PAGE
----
While Bhagavan was still at Skandasramam he often went round Arunachala. We used to take with us what was needed for cooking some food by the roadside. Food was usually cooked at Palakottu and what remained was taken along and eaten at Gautama Ashram, which we would reach at about nine in the evening. We would sleep there, get up early in the morning and walk to Pachaiamman Temple, which was, according to Bhagavan, the most spiritually charged of all the Pachaiamman temples. Bhagavan used to walk round the hill so slowly that a walk with him was like a festival procession. We would reach Skandasramam by ten or even later.

Though I was married I was not interested in family life.

My wife also passed away sometime after marriage and I was free to roam about and live as I wished to.

I am not by nature a willing worker but for the sake of staying at the Ashram I was ready to work. Bhagavan had come down from the hill after his mother's samadhi and an Ashram grew around him. I did odd jobs like collecting flowers for worship, drawing water from the well, grinding sandalwood paste etc. For sometime I was performing the puja at Bhagavan's mother's shrine.

One day Chinnaswami asked me to take up the preparation of the morning iddlies, the steamed rice and pulse cakes common to South India. This gave me a chance to become a permanent resident of the Ashram. In preparing iddlies I achieved such excellence that visitors commented that nowhere had they tasted iddlies comparable to those of the Ashram.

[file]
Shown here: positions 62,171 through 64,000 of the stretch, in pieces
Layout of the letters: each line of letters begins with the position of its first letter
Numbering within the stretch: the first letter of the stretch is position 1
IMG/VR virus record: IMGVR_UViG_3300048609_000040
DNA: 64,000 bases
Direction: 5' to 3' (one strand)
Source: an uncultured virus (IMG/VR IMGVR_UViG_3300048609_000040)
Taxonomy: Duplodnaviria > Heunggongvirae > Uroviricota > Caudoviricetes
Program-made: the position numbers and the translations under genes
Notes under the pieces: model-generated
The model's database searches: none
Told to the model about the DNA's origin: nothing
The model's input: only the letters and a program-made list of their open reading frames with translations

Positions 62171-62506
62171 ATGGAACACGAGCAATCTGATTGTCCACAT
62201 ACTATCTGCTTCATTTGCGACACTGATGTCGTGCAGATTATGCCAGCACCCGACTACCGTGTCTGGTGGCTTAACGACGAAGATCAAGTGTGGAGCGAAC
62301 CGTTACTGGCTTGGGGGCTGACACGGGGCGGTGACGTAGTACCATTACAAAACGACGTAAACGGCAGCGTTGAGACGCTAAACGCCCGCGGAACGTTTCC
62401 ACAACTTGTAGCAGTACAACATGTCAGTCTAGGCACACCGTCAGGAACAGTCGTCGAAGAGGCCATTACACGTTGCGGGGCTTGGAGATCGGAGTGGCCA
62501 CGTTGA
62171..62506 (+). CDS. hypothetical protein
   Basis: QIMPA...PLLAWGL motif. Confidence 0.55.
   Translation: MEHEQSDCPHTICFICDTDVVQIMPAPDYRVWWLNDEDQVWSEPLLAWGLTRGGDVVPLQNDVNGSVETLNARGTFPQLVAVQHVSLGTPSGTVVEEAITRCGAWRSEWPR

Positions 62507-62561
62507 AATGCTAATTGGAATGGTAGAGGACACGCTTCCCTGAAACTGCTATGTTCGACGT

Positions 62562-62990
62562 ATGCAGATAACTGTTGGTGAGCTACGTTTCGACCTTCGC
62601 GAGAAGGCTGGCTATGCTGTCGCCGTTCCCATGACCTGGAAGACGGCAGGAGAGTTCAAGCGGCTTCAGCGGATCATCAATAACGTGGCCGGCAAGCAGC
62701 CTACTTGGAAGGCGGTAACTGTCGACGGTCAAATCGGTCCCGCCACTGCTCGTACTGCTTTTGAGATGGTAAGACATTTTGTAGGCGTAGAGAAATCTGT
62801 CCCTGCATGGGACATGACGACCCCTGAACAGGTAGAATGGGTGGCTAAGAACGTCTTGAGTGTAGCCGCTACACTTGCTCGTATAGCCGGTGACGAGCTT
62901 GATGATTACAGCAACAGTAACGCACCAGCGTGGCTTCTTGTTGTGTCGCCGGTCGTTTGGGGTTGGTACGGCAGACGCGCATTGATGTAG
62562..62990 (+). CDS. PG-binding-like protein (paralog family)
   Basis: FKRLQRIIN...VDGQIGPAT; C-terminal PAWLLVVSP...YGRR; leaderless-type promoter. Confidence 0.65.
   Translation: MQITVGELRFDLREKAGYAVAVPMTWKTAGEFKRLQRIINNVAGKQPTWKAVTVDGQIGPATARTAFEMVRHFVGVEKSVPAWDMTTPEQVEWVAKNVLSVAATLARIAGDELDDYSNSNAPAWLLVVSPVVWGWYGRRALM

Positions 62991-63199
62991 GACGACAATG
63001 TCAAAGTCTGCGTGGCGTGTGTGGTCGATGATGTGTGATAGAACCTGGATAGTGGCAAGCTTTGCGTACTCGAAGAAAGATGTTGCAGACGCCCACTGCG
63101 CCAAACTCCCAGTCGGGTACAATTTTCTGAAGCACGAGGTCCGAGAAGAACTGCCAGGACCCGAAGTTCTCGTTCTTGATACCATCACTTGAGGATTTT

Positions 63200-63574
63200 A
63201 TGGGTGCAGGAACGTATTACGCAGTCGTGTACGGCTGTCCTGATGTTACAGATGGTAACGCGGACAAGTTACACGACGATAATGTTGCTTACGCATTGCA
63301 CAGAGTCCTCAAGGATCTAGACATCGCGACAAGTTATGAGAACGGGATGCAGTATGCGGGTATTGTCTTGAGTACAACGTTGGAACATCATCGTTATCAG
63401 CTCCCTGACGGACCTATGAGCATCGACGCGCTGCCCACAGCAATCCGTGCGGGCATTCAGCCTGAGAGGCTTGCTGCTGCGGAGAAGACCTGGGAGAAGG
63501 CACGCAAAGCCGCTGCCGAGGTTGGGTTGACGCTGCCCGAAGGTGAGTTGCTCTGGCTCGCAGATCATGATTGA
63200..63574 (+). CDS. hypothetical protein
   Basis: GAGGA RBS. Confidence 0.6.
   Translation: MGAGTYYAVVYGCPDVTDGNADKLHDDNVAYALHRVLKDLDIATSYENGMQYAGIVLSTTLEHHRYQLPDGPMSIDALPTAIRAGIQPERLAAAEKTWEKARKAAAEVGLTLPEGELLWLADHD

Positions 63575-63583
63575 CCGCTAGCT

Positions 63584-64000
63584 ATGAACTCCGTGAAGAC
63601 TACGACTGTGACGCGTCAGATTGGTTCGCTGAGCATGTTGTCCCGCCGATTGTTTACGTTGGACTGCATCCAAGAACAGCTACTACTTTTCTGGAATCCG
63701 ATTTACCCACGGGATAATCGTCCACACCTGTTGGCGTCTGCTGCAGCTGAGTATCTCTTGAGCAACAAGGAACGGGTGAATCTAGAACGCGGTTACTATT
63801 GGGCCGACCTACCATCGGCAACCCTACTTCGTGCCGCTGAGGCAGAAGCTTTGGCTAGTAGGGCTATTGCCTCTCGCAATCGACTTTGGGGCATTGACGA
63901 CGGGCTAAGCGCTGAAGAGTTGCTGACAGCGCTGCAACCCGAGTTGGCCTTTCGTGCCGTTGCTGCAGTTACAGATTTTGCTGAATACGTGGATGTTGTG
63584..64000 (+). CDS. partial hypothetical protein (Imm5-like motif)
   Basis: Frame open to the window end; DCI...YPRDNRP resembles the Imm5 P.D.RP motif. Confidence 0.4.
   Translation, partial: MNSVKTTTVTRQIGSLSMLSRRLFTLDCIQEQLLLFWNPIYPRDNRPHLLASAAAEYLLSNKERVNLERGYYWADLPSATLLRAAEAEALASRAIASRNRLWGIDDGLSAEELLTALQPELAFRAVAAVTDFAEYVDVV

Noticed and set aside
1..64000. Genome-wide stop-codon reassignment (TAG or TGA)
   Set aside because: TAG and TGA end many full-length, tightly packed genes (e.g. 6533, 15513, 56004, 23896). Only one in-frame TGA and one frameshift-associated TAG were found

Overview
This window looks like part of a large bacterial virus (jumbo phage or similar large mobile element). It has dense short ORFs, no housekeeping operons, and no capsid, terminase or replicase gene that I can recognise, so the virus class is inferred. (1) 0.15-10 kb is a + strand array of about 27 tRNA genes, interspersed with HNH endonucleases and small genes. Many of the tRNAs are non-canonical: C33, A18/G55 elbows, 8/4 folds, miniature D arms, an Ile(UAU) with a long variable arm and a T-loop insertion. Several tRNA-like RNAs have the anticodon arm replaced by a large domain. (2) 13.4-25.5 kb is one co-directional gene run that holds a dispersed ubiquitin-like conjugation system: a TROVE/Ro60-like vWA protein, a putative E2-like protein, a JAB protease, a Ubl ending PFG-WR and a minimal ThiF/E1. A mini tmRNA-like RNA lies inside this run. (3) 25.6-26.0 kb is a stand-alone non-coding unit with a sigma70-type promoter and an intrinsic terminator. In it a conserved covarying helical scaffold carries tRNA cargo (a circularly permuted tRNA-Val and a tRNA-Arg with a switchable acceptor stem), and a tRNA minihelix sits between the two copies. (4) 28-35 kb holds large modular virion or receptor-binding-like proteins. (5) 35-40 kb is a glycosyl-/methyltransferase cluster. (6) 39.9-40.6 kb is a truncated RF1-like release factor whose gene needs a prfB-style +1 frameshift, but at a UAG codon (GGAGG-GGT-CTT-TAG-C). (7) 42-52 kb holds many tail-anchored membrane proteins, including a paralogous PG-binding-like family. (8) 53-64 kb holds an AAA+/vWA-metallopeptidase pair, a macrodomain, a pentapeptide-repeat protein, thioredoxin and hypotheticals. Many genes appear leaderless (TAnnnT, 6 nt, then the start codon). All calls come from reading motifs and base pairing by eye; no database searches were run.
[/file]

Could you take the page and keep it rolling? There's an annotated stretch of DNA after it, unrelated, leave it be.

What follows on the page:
Once the workers in the kitchen asked me to grind some pulses to a paste. Try as I might I could not do it. I was told not to leave the kitchen without finishing the job but I just refused to continue. Bhagavan heard the quarrel and advised me to add some salt. When I did so the grinding became easy, and eversince the dislike for grinding left me completely. Very often Bhagavan would work with us side by side cutting vegetables etc. He kept a watchful eye on me and taught me the right way of doing everything. He was very particular about avoiding waste. He showed me how to use a ladle so that not even a drop of food would fall on the ground, how to avoid spilling while pouring and how to start a fire with just a few drops of kerosene. If all this were not a part of my spiritual discipline, why should he have bothered? When we prepared iddlies we would send him two, steaming hot. He would eat one and give the other to the people present. At breakfast everybody would get two iddlies and a cup of coffee, But Bhagavan would take only one iddlie, counting as his first, the one he took earlier.